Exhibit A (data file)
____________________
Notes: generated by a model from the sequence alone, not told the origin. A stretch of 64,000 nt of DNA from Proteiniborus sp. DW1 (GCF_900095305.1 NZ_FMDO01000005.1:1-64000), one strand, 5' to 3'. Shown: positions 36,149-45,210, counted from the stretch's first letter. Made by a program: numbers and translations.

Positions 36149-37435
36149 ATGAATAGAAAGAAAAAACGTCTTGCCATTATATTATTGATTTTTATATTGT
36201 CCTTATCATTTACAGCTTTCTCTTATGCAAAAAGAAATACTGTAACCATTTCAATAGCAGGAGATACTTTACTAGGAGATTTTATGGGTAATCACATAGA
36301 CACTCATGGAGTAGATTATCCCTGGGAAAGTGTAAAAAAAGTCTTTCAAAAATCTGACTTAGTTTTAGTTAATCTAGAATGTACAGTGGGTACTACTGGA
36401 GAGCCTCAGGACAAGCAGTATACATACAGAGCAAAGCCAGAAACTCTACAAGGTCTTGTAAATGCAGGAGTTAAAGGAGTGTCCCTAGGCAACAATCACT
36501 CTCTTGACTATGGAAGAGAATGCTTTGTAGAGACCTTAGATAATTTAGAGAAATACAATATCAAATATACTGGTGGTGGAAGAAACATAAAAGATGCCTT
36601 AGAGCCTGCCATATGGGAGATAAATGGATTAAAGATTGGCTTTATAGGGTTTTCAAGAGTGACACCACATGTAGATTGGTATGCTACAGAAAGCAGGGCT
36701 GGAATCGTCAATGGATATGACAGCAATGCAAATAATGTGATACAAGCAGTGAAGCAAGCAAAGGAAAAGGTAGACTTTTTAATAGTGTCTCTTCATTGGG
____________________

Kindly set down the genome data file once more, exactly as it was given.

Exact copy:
Notes: generated by a model from the sequence alone, not told the origin. A stretch of 64,000 nt of DNA from Proteiniborus sp. DW1 (GCF_900095305.1 NZ_FMDO01000005.1:1-64000), one strand, 5' to 3'. Shown: positions 36,149-45,210, counted from the stretch's first letter. Made by a program: numbers and translations.

Positions 36149-37435
36149 ATGAATAGAAAGAAAAAACGTCTTGCCATTATATTATTGATTTTTATATTGT
36201 CCTTATCATTTACAGCTTTCTCTTATGCAAAAAGAAATACTGTAACCATTTCAATAGCAGGAGATACTTTACTAGGAGATTTTATGGGTAATCACATAGA
36301 CACTCATGGAGTAGATTATCCCTGGGAAAGTGTAAAAAAAGTCTTTCAAAAATCTGACTTAGTTTTAGTTAATCTAGAATGTACAGTGGGTACTACTGGA
36401 GAGCCTCAGGACAAGCAGTATACATACAGAGCAAAGCCAGAAACTCTACAAGGTCTTGTAAATGCAGGAGTTAAAGGAGTGTCCCTAGGCAACAATCACT
36501 CTCTTGACTATGGAAGAGAATGCTTTGTAGAGACCTTAGATAATTTAGAGAAATACAATATCAAATATACTGGTGGTGGAAGAAACATAAAAGATGCCTT
36601 AGAGCCTGCCATATGGGAGATAAATGGATTAAAGATTGGCTTTATAGGGTTTTCAAGAGTGACACCACATGTAGATTGGTATGCTACAGAAAGCAGGGCT
36701 GGAATCGTCAATGGATATGACAGCAATGCAAATAATGTGATACAAGCAGTGAAGCAAGCAAAGGAAAAGGTAGACTTTTTAATAGTGTCTCTTCATTGGG